From the very first lines of the very first romance novel I ever read in 1977 (Shanna, by Kathleen E. Woodiwiss), I was hooked: “Night gripped the city with cold, misty darkness… The miserable night masked the passage of a carriage that careened through the narrow streets as if it fled from some terrible disaster.”
I remember trying to tell my dad what the novel was about, and after about 10 minutes, he said, “25 words or less!” Impossible, simply impossible. Or is it? A girl forced into marriage by her father hatches a plot to marry a condemned man with a good name. Trouble (and love) ensues. Twenty-four!
Well, that was the beginning. And over the years, I’ve learned some stuff from the many romance novels I’ve read. Here’s a summary of those life lessons:
1. Reading is fun. Seriously, when you’re a kid and you’ve read all the Nancy Drew books, what’s left? These are books that take you away, possess your mind, and cause you to dream of a better life and greater possibilities. And yes, that is why they are dangerous.
2. I am normal. From the sex scenes to the simple thoughts of longing and feelings of inadequacy that are overcome, these stories show us the interior lives of others and make use feel connected, safe, and part of a whole bigger story. We’re not alone in our feelings—we’re all a part of the lovely mess of humanity.
3. How to be the captain of my own ship. Oh, I love a good pirate romance (The Pirate Lord by Sabrina Jeffries is my favorite). And one of the reasons is that I am enamored of the idea of sailing on a big ship (the kind with sails) and I’ve been able to not just learn about it, but also to feel it and apply it to my life and how I manage people and things. It’s been super helpful.
4. How to defend a castle. No shit. And let’s put it this way—I’ve had to do this multiple times in real life. And if it weren’t for the inspiration in romance novels, I might not have survived or succeeded at doing it.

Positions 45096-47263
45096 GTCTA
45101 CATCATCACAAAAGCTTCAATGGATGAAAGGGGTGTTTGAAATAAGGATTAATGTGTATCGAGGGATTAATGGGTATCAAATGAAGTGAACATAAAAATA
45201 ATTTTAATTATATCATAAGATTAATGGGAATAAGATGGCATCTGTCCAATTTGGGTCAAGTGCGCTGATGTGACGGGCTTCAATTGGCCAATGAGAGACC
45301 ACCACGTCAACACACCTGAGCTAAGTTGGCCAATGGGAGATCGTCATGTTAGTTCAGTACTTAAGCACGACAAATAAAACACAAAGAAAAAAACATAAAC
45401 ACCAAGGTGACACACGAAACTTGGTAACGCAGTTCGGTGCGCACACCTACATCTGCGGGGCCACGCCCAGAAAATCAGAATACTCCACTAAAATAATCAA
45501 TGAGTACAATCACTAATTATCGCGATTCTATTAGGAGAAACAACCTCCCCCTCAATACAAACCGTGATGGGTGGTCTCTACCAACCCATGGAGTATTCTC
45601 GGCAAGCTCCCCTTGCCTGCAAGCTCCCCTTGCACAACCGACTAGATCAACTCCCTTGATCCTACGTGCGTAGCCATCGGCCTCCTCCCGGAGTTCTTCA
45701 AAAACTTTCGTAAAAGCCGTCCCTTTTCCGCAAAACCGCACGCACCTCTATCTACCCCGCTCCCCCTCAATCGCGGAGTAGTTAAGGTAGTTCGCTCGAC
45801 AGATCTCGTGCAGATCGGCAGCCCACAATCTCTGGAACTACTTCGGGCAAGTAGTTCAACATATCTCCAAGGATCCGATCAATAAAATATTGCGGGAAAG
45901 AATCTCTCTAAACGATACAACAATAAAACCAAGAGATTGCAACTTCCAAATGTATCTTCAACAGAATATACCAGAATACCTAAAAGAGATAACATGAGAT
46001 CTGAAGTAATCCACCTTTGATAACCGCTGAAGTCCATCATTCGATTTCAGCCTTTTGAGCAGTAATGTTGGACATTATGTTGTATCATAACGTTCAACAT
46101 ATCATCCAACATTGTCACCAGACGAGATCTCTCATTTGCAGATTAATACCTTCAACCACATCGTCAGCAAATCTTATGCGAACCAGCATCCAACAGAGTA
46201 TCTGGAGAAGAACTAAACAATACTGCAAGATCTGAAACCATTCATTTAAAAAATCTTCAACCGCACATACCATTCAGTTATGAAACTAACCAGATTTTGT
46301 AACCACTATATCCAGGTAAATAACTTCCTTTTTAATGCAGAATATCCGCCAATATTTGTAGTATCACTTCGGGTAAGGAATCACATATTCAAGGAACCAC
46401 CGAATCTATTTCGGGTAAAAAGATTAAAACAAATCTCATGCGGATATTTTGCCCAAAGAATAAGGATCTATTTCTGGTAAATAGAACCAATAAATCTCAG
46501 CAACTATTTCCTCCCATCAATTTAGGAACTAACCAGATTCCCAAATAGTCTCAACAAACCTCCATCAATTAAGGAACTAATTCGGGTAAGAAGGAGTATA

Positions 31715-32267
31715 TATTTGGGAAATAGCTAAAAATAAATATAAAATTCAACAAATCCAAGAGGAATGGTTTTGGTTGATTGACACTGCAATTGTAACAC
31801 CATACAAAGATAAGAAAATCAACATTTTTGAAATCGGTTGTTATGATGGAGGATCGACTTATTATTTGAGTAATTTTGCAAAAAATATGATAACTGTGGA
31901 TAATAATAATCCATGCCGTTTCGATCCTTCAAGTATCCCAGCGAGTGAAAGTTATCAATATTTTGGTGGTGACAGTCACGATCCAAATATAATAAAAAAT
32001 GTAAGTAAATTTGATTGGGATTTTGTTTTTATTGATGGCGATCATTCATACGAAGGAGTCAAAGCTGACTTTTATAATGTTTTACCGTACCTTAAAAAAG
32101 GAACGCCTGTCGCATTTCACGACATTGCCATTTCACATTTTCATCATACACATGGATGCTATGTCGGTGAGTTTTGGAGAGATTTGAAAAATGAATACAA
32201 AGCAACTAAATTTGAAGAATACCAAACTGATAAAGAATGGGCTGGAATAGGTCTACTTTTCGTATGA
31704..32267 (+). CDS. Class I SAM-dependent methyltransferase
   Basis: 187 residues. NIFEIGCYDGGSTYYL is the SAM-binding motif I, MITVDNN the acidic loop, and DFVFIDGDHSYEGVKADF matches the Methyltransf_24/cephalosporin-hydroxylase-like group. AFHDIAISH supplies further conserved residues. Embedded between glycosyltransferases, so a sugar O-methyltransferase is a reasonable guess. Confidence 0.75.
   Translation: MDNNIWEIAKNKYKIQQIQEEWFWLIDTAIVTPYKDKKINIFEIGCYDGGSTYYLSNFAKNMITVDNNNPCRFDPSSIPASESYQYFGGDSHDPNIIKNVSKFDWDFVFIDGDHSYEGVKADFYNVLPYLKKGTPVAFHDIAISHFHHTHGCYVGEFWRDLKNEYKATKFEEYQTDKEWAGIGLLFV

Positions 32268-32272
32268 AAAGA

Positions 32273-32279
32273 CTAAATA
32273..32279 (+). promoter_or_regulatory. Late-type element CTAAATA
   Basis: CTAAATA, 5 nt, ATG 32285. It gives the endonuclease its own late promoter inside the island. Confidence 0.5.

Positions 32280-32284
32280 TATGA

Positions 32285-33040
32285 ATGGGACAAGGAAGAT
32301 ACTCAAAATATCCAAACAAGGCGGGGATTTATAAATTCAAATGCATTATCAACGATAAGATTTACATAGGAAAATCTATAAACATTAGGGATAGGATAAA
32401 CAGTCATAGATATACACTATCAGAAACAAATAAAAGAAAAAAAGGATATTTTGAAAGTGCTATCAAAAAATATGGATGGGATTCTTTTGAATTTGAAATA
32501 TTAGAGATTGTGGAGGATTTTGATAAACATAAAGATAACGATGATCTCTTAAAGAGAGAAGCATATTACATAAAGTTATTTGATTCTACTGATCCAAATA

5. I can survive through hardship. Yes, I know it’s fiction, but I also know truth can be stranger than fiction. And putting yourself into someone else’s mind and heart while he or she is imprisoned or stranded or completely down on his or her luck can be very empowering. It gives me a sense that whatever comes my way I can handle it.
6. Love is challenging and transformative. People who don’t read romances think it’s always about a fantasy of perfection. Nothing could be farther from the truth. The whole point of a romance is getting engrossed in how other people solve the challenges in their relationships and lives in order to transform them for the better.
7. There will be “black moments.” “Black moments” are the industry term for those moments when all seems lost, impossible, or gone forever. There will always be black moments in all our lives…and in all good stories. What life and romance stories show us over and over is that usually those black moments are just the beginning of something wonderful.
8. Strong and powerful woman are ultimately loveable. Trust me, this one is key. Romance heroines are hardly ever shrinking violets (not that there’s anything wrong with that). And many women (especially us older ladies) were raised with the idea that men can’t handle that. That we have to shrink ourselves in order to appease the fragile male ego. In romance novels, that never happens, and as a result, everyone grows!